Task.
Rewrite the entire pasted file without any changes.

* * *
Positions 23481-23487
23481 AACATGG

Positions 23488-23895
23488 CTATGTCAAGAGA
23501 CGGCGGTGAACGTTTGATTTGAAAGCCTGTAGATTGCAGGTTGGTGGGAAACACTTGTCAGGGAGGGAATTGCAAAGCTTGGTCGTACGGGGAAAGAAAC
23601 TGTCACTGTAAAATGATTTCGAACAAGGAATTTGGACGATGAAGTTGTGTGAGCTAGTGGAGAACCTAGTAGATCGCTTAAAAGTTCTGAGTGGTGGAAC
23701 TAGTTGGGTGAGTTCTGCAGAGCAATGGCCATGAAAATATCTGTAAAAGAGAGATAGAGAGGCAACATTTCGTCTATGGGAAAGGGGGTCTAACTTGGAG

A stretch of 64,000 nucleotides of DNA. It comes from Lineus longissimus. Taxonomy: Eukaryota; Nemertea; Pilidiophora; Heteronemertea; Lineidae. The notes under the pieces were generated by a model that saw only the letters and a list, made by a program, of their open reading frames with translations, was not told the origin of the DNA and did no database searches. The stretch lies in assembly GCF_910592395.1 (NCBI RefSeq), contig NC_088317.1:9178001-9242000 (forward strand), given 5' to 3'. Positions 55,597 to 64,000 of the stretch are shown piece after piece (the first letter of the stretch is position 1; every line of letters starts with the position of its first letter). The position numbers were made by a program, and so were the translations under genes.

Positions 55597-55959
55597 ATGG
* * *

Positions 23481-23487
23481 AACATGG

Positions 23488-23895
23488 CTATGTCAAGAGA
23501 CGGCGGTGAACGTTTGATTTGAAAGCCTGTAGATTGCAGGTTGGTGGGAAACACTTGTCAGGGAGGGAATTGCAAAGCTTGGTCGTACGGGGAAAGAAAC
23601 TGTCACTGTAAAATGATTTCGAACAAGGAATTTGGACGATGAAGTTGTGTGAGCTAGTGGAGAACCTAGTAGATCGCTTAAAAGTTCTGAGTGGTGGAAC
23701 TAGTTGGGTGAGTTCTGCAGAGCAATGGCCATGAAAATATCTGTAAAAGAGAGATAGAGAGGCAACATTTCGTCTATGGGAAAGGGGGTCTAACTTGGAG

A stretch of 64,000 nucleotides of DNA. It comes from Lineus longissimus. Taxonomy: Eukaryota; Nemertea; Pilidiophora; Heteronemertea; Lineidae. The notes under the pieces were generated by a model that saw only the letters and a list, made by a program, of their open reading frames with translations, was not told the origin of the DNA and did no database searches. The stretch lies in assembly GCF_910592395.1 (NCBI RefSeq), contig NC_088317.1:9178001-9242000 (forward strand), given 5' to 3'. Positions 55,597 to 64,000 of the stretch are shown piece after piece (the first letter of the stretch is position 1; every line of letters starts with the position of its first letter). The position numbers were made by a program, and so were the translations under genes.

Positions 55597-55959
55597 ATGG